Mixed-Up Chameleon


Submitted by: Jackie Schwan

Introduce the lesson by reading The Mixed-Up Chameleon by Eric Carle. Point out the way that the chameleon changes and the colors that he turns.


  • The students will gain knowledge about various colors, shapes and their environment
  • This project can be altered to adapt to a variety of developmental ranges
  • They will create their own challenging questions and colors/shapes to find
  • Encourage students to explore their feelings into a color or shape just like the chameleon in the story

Before You Start:
Create clear chameleons by placing two sheets of contact paper together. Tape a popsicle stick to the bottom of the clear chameleon for a handle. Also create a variety of colors and shapes for the students to find using large sheets of construction paper. Having multiple sheets of one color or shape will be beneficial.

Let’s Get Started!
Step 1.
After making the clear chameleons, and the places for them to find, spread the sheets of construction paper around the room and ask the children questions, such as, “Can you make your chameleon purple?”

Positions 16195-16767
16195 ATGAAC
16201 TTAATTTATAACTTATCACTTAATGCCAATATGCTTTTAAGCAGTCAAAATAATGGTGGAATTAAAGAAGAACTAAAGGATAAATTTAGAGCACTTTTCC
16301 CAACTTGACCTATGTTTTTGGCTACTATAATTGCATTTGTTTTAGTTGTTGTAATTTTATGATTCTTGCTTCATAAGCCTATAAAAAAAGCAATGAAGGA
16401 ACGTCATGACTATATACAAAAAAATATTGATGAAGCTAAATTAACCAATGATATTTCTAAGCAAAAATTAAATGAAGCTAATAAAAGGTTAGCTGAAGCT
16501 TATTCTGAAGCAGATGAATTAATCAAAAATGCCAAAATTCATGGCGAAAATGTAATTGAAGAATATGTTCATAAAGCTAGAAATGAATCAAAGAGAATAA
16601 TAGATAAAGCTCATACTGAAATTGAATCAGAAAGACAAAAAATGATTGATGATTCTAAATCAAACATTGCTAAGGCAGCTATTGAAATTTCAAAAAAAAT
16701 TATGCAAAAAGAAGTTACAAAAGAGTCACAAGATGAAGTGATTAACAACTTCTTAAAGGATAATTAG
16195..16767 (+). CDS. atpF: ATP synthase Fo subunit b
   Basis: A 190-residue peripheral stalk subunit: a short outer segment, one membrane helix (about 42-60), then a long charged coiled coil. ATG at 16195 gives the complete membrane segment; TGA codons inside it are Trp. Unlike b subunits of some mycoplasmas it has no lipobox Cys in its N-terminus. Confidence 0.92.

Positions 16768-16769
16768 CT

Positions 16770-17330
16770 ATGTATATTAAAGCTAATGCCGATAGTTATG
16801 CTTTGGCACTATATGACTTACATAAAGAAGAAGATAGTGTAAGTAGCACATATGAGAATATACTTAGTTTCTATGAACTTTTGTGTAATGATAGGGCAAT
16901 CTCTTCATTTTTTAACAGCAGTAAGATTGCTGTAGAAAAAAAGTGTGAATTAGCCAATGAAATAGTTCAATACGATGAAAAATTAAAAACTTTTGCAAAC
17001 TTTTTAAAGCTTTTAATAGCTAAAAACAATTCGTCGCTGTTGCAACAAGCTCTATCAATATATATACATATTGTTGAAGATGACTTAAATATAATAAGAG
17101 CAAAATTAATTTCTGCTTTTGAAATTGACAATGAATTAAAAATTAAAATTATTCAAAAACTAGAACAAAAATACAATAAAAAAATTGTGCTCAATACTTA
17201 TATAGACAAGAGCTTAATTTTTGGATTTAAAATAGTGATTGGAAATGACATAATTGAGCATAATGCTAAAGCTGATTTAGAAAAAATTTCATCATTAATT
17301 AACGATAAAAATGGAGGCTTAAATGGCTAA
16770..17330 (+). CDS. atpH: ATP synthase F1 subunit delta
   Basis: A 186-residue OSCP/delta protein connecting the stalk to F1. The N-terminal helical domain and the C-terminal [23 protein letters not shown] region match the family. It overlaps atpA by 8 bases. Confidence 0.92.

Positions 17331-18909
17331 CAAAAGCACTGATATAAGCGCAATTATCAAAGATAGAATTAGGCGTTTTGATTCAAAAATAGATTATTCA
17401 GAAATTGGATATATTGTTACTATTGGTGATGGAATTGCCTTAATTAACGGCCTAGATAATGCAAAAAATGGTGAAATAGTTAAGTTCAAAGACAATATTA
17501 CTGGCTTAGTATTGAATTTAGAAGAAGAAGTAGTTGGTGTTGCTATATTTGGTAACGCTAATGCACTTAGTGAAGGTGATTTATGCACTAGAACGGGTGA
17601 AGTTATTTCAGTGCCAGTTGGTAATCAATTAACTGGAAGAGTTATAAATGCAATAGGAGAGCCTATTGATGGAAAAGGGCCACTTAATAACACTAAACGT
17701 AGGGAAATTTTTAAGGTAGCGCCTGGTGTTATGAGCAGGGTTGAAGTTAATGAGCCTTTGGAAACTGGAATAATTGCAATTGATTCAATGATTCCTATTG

Step 2.
The students will proceed to find sheets of paper that are purple. You can also have the students make their chameleon into shapes or into patterns (striped or polka-dotted).

Step 3.
Once they have heard your questions, let them create their own questions to make the chameleon into different colors, shapes or patterns.

Step 4.
Let the students explore; they can also be encouraged to use the room and environment for ideas.

In The Mixed-Up Chameleon, the chameleon changes color when its feelings change. As the students make their chameleon different colors, shapes, or patterns, ask them how their chameleon is feeling when it is that color, shape or pattern. This lesson can be extended as far as your students’ imaginations will go. It can be adapted to a wide range of abilities by simply asking easier or more advanced questions.

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